Law Office of
John E. Gutbezahl, LLC
5 Centerpointe Drive Suite 400
Lake Oswego, Oregon 97035
If you are pulled over in Oregon by a police officer who suspects you are driving under the influence (DUI) and who then insists you take a breath, blood or urine test, are you obligated to do so? What would be the consequences should you stand upon your 5th Amendment rights and refuse the test? Oregon is among the states that adhere to the “implied consent” doctrine. This legal theory purports that by signing your license, you stipulate to forego your right against self- incrimination. Such a doctrine compels a driver to exchanging an inalienable natural right for the state-granted privilege of operating a motor vehicle on public highways and assumes that such an abnegation of rights is knowing and consensual. One can argue endlessly the untenable nature of this arrangement, but such is the state of the law.
So, should you refuse to take a DUI test if you are arrested? For those who stand on the 5th Amendment, they should understand that under no circumstance can you be forced to take such a test. A refusal, however, generally engenders some severe reactive backlash from authorities. An officer who suspects you are impaired may ask to check your blood alcohol content (BAC) by blowing into a machine. Requests for blood tests are usually reserved for incidents involving an accident and/or personal injury. In such case police can ask you for a blood sample withdrawn by qualified, on-scene medical personal who are administering aid, which you can also refuse. In case the accident left you unconscious, this blood sample can be procured without your permission. Furthermore the State can obtain a search warrant to draw your blood whether you consent or not.
As a rule of thumb you are generally not well served by refusing a chemical test. A first conviction DUI in Oregon will net you two days in jail and a $1,000 fine. The refusal penalty is a $500 to $1,000 fine and a one-year license suspension. And even with the refusal, you may still be found guilty, in which case they will “throw the book at you”. So, clearly the penalties have been structured to ensure your compliance. And while we admire those who stand on principle and refuse such tests, as a practical matter compliance is usually the best choice.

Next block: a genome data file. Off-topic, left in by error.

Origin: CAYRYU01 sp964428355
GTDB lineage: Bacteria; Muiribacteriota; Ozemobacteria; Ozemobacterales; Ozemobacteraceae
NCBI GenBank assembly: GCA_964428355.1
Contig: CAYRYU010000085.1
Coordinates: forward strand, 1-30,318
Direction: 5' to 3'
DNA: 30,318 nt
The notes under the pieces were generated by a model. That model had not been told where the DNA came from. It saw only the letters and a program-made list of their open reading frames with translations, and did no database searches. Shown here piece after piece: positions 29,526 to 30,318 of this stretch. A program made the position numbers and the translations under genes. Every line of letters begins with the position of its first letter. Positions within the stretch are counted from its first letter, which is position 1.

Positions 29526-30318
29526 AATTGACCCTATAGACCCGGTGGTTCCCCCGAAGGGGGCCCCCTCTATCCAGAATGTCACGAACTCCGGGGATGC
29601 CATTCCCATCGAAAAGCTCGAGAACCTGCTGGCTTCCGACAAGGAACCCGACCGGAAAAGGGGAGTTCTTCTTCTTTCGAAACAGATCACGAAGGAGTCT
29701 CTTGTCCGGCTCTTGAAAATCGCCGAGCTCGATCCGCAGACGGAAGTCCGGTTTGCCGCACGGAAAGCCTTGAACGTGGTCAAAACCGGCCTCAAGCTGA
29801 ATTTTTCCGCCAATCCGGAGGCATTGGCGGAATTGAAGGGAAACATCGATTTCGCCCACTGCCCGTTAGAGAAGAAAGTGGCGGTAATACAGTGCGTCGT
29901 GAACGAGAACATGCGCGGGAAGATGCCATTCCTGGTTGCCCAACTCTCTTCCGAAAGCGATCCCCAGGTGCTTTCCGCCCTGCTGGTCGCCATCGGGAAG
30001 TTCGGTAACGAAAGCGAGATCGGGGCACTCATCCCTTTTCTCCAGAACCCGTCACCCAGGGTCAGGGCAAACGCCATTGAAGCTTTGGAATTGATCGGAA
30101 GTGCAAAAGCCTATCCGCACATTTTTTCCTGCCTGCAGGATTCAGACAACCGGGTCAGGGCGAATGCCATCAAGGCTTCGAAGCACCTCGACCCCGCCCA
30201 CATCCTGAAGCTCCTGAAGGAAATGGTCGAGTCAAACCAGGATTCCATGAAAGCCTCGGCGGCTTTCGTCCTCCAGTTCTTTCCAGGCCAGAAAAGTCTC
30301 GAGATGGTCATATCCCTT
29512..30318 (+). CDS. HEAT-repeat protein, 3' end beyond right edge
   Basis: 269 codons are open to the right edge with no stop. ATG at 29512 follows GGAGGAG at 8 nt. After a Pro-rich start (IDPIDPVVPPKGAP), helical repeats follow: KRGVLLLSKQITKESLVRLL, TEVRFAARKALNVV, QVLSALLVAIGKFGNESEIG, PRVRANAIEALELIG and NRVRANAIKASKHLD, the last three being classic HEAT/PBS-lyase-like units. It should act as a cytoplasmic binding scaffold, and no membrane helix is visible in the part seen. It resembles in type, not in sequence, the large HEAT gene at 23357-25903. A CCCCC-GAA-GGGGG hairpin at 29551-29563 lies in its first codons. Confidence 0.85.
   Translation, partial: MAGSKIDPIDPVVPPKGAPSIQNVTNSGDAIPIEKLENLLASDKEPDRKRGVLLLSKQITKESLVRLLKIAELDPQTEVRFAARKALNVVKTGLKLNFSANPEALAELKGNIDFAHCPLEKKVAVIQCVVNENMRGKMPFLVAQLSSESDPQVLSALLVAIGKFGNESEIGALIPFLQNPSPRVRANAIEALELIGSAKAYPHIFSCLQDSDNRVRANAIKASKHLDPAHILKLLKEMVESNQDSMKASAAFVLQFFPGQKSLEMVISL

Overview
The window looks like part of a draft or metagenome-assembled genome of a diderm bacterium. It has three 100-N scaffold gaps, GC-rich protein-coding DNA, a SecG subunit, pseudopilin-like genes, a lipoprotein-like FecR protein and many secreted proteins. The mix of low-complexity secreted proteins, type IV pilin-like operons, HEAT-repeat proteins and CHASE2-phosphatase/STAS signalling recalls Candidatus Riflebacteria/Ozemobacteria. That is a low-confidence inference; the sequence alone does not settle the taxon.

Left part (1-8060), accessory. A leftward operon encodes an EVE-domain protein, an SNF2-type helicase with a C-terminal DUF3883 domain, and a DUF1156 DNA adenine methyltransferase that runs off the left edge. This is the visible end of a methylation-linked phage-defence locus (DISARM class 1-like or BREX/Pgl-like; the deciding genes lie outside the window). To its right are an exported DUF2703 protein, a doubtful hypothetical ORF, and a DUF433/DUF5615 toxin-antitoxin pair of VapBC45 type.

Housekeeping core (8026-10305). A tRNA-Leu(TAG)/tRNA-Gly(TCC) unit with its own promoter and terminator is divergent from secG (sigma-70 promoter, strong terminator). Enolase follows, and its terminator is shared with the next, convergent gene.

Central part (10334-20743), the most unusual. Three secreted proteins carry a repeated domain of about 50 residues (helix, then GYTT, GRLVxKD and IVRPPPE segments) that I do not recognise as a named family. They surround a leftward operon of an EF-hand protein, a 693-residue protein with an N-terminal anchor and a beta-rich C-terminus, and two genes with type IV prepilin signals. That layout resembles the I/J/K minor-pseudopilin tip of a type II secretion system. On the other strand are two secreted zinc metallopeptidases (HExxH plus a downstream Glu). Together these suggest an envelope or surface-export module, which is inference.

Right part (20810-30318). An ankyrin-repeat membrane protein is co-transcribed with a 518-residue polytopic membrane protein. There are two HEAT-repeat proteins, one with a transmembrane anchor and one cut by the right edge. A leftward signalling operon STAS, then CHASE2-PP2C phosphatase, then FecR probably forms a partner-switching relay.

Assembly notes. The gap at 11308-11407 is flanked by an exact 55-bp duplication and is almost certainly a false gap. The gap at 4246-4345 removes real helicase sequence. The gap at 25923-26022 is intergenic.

If you or a loved one has been charged with a DUII offense, whether your first or a repeat offense, don't hesitate to call us at The Law Offices of John Gutbezahl, LLC. immediately at 503-594-1919. We will advise you of your best options and pick up the ball for your defense. Your initial consultation with us is free of charge.
The officer cannot make you take a test once you refuse it. He or she can take your license immediately, however. It it’s place, the officer will give you a temporary permit, which is good for 30 days. You should also get information on how and when to request a hearing to challenge your suspension.
The penalties for your first refusal begin with a fine from $500 to $1,000 and a suspension of your license for one year. For your second or any subsequent refusal within five years, you have to pay the same fine and your suspension will last for three years.
It usually does not help you to refuse to take a blood, breath, or urine test when you are arrested. For a first DUI in Oregon, you will go to jail for two days and pay a fine of $1,000. This is more severe than the penalty for refusal. Still, refusing the test does not guarantee that you won’t be convicted – you could be found guilty of a DUI even if your refusal means that the state does not have proof that your BAC was over .08%, the legal limit for those over 21. In fact, the prosecution can use your refusal against you by arguing that you refused the test because you knew that you were intoxicated and guilty of DUI.
You Have a Right to Have an Administrative Hearing to Determine the Validity of a Suspension for Refusing or Failing a Breath or Urine Test You must request a hearing within ten days of your arrest. It is possible that the police officer does not show and the suspension will be tossed out. If the officer does show up then he or she will have to testify under oath and be subject to cross examination by your attorney. That testimony may be used against the officer at trial if it is inconsistent with the trial testimony. This hearing is separate from any criminal proceeding so winning this hearing does not prevent the State from prosecuting you. However it is an invaluable tool to determining the strength of the State’s case.
If you have been arrested on a DUI charge in Oregon or any other state, get help from an experienced DUI attorney. Unlike other traffic related charges, which might be worth fighting without a lawyer, conviction for a DUI has serious consequences – especially if the incident involved injury to people or property, or if it’s your second or subsequent DUI. To avoid or reduce the consequences, your best bet is to find an attorney who is knowledgeable about your state’s laws and about how the system works in your county’s court.